Between the late 1800s and mid-1900s, one of the most important tools that insurance companies used to evaluate the relative insurability of a building were Sanborn Fire Insurance Maps, which were produced for the majority of cities and towns across the country. The maps are intricate line drawings of entire cities, and were updated on a regular basis. Because they focused on fire hazards and building construction materials, these block-by-block maps now serve as an invaluable tool for environmental professionals. Sanborn maps will often depict the location of historical gas stations, oil storage buildings, chemical warehouses, power plants, dry cleaners, and tanneries. A complete historical set for a given address can be purchased from www.edrnet.com, but most libraries have some hard copies of these maps on hand for nearby areas, and some libraries even offer access to a few of the available years and cities through their online portals, which are available with a standard library account. Ask your local reference librarian for help.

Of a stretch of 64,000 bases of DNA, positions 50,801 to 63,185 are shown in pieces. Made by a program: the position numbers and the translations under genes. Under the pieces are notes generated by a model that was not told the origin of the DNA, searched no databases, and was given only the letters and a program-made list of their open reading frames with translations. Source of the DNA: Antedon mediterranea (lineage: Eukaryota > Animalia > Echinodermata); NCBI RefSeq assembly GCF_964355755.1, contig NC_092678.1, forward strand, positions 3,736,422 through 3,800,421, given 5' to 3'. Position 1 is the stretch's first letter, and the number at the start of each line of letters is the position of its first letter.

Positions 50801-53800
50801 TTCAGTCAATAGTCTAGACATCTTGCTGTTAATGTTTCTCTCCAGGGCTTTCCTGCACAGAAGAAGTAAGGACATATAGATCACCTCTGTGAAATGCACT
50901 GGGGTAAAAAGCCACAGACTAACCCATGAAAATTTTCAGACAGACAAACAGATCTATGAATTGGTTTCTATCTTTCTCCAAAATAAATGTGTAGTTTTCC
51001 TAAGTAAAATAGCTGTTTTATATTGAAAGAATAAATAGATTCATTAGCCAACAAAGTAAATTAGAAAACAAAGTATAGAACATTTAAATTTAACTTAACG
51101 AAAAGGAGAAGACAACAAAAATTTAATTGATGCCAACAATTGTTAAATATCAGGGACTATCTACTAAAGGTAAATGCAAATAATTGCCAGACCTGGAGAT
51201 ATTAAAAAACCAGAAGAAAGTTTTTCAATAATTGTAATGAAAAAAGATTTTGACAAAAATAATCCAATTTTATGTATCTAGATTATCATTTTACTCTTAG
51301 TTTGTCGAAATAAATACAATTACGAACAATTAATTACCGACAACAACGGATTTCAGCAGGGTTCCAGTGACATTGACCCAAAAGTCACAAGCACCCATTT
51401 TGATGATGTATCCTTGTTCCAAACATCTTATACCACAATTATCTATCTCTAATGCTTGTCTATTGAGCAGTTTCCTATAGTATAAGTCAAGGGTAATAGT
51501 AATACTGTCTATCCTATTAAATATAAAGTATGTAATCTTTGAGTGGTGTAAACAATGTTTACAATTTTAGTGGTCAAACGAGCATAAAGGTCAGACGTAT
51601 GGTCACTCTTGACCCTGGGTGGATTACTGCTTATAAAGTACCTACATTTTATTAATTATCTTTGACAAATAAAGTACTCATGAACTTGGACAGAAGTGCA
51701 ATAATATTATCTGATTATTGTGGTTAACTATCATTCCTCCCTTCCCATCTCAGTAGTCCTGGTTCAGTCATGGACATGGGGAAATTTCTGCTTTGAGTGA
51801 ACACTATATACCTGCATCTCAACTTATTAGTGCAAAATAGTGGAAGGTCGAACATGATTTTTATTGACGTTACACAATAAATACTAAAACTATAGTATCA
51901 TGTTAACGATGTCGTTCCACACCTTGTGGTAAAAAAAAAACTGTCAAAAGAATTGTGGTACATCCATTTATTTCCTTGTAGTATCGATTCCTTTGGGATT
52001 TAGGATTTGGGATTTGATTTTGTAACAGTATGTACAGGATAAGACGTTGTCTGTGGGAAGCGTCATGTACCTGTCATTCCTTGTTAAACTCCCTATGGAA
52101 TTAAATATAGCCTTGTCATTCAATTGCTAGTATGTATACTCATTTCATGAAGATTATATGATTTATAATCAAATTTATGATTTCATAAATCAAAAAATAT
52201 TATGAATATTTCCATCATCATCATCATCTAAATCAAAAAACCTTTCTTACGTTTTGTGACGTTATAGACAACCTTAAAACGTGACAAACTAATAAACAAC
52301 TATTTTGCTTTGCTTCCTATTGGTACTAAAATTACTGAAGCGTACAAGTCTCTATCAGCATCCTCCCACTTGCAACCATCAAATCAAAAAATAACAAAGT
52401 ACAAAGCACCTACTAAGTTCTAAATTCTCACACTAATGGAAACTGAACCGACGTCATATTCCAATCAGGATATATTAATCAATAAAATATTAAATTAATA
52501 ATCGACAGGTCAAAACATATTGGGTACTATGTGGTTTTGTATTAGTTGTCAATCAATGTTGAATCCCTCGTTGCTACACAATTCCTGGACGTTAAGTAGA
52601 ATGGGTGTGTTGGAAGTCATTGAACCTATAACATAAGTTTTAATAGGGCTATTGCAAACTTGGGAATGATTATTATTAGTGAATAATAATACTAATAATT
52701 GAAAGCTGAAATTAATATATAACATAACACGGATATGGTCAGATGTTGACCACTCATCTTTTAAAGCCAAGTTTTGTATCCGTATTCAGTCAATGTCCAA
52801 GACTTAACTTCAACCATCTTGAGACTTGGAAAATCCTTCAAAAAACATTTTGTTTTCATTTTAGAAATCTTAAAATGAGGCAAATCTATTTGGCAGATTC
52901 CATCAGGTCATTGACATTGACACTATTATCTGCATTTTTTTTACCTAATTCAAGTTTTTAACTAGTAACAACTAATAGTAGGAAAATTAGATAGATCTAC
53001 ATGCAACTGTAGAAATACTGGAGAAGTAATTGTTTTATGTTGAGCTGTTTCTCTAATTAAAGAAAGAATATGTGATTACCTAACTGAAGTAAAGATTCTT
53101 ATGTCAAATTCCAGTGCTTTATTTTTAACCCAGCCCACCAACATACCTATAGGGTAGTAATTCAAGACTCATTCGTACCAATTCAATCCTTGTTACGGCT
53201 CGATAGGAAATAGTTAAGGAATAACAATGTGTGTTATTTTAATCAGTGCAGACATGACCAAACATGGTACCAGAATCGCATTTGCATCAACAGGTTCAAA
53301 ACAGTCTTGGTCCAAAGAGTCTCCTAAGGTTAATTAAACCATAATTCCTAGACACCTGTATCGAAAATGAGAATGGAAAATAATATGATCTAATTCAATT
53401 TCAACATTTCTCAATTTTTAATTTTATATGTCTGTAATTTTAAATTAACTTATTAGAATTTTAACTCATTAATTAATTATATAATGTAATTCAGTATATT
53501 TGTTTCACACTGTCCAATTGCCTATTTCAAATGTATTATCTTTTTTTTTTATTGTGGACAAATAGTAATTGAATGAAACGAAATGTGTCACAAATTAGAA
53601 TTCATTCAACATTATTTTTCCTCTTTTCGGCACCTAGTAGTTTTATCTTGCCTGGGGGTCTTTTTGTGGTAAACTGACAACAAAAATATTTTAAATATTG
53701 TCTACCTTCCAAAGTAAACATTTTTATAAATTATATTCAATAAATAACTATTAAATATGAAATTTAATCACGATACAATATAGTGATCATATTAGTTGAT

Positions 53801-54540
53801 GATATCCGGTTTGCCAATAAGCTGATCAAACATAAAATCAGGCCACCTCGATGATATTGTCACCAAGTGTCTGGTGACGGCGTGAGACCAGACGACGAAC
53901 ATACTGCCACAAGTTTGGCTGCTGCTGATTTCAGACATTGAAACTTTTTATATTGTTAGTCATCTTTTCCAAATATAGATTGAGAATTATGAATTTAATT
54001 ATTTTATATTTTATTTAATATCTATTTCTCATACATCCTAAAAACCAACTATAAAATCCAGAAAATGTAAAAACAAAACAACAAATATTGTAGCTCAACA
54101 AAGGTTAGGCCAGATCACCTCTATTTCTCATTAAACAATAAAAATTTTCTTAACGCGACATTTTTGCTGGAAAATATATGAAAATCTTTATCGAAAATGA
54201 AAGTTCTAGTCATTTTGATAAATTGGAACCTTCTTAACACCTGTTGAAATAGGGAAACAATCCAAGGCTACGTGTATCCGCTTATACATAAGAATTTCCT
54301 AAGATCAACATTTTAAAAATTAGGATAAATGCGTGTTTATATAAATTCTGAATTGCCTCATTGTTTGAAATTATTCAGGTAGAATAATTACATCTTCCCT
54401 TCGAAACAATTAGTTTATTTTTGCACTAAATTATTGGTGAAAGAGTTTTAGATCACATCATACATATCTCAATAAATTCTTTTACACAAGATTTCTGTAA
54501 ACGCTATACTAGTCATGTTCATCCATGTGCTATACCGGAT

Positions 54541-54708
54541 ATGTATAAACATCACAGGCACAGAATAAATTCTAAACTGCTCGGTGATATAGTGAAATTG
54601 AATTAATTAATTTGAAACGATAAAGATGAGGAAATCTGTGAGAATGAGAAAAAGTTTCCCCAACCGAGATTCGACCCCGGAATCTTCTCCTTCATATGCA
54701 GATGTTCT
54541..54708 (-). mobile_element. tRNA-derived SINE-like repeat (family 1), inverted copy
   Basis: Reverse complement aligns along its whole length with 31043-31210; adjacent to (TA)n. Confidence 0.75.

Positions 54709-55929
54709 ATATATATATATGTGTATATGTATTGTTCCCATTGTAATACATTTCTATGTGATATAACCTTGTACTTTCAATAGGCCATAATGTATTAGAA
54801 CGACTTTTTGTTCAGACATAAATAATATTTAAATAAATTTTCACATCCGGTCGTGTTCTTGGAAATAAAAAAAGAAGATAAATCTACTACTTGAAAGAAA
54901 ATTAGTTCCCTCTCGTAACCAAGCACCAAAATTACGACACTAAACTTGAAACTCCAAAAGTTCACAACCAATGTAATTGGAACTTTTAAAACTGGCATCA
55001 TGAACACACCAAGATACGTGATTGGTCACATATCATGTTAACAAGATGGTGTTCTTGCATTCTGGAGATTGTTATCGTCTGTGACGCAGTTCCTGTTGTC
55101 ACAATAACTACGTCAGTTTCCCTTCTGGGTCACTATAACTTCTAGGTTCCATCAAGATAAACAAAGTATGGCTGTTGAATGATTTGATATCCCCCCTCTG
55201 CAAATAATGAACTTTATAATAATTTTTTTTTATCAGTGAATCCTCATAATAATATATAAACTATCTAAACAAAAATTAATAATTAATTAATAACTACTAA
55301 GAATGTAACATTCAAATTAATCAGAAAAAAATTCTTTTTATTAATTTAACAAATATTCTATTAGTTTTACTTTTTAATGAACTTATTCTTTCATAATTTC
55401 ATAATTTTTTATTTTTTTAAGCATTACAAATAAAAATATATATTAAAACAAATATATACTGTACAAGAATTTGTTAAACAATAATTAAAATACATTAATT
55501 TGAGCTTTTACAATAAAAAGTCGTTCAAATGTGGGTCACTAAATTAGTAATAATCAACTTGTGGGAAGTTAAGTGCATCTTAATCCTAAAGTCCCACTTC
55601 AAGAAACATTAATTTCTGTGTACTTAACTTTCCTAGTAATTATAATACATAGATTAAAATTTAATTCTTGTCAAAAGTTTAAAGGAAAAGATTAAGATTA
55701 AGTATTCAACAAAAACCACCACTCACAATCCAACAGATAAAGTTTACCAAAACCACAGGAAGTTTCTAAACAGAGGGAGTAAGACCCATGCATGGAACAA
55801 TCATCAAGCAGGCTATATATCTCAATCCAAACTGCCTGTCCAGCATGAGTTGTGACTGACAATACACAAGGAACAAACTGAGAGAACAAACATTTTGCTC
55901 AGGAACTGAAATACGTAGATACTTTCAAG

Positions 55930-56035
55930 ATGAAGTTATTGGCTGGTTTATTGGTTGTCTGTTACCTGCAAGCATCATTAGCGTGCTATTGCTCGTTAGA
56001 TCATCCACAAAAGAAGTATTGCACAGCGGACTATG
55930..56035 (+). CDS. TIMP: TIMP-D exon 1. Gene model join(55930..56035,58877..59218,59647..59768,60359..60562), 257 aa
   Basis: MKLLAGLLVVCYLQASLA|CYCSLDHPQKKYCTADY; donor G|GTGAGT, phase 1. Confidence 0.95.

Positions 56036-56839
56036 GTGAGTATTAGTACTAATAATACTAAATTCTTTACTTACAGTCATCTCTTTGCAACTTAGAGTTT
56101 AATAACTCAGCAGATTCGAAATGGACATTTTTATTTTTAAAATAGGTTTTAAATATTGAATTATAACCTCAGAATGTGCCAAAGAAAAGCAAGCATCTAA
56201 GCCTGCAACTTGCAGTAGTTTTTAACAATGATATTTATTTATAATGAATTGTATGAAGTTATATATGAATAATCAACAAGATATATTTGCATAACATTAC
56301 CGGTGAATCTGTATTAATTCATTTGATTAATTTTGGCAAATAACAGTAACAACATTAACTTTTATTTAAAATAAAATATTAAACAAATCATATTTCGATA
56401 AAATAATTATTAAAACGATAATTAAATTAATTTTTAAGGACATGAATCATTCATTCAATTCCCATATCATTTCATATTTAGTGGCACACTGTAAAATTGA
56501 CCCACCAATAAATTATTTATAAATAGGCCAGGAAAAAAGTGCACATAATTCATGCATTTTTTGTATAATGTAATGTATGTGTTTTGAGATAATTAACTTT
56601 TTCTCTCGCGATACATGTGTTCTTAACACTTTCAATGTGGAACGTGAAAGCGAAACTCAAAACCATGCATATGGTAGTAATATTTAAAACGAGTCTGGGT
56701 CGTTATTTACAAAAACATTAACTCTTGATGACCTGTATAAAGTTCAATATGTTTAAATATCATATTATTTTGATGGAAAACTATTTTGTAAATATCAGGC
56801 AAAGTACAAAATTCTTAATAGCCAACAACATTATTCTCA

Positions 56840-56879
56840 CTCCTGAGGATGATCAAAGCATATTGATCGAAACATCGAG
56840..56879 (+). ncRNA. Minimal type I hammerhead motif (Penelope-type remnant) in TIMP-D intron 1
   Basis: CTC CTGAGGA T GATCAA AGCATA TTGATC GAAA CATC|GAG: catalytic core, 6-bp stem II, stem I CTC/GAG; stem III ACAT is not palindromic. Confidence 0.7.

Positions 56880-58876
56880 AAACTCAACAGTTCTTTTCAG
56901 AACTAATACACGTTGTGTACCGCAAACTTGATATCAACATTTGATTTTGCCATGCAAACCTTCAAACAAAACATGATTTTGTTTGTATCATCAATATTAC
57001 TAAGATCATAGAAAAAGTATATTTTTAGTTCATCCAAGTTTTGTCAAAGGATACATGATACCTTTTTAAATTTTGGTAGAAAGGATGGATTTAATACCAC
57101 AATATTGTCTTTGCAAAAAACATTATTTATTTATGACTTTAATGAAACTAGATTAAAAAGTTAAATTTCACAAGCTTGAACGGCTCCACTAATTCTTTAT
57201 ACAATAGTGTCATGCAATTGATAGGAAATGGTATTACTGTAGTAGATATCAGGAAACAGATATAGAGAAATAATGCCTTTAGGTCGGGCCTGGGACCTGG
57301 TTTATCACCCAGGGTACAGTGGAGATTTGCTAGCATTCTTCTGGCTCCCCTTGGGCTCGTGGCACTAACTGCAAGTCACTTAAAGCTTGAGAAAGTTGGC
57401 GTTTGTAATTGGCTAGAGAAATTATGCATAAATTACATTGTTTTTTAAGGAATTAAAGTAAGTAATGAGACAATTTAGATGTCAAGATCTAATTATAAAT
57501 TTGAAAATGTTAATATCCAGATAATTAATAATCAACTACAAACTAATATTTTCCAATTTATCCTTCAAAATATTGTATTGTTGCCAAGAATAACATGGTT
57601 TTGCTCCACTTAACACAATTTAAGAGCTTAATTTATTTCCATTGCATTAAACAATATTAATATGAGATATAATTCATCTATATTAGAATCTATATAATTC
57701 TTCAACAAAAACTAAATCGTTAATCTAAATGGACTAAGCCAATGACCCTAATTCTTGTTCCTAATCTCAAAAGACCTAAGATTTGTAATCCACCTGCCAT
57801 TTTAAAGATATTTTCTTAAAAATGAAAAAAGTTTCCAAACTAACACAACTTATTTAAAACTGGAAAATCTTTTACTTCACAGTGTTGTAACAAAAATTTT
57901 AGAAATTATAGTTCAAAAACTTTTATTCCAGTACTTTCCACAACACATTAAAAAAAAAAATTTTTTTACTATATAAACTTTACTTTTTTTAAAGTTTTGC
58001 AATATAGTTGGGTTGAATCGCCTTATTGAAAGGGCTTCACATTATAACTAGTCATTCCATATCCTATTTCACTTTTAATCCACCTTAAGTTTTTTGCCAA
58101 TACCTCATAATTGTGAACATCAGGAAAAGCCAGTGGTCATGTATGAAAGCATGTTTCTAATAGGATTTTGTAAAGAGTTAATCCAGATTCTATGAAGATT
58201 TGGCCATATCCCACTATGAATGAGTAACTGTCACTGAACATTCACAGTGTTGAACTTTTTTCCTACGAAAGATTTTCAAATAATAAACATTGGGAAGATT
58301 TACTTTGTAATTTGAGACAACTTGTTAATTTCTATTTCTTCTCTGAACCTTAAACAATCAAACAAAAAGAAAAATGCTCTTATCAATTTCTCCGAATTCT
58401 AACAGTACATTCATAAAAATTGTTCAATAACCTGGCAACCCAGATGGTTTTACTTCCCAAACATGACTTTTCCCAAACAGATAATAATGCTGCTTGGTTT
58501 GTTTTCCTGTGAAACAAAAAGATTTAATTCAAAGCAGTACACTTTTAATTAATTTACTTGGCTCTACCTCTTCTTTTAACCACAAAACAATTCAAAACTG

Reverse City Directories
While you’re at the library, ask the reference librarian if they have any “historical city directories”. Often referred to as “Cole Directories”, “Polk Directories”, or “Criss-Cross Directories”, these are simply phone books that are arranged by address, allowing you to trace the use or occupant at an address back through time. Starting with the newer directories and working your way back in time in 5 or 10 year increments, look up the address of your subject property and write down the name of the business as well as the neighboring property uses. If any of those include potential problem sites, the above-mentioned gas stations or dry cleaners, you’ll know there might be additional environmental information about the property from the federal EPA or state environmental agency to investigate.
City and County Building Development Offices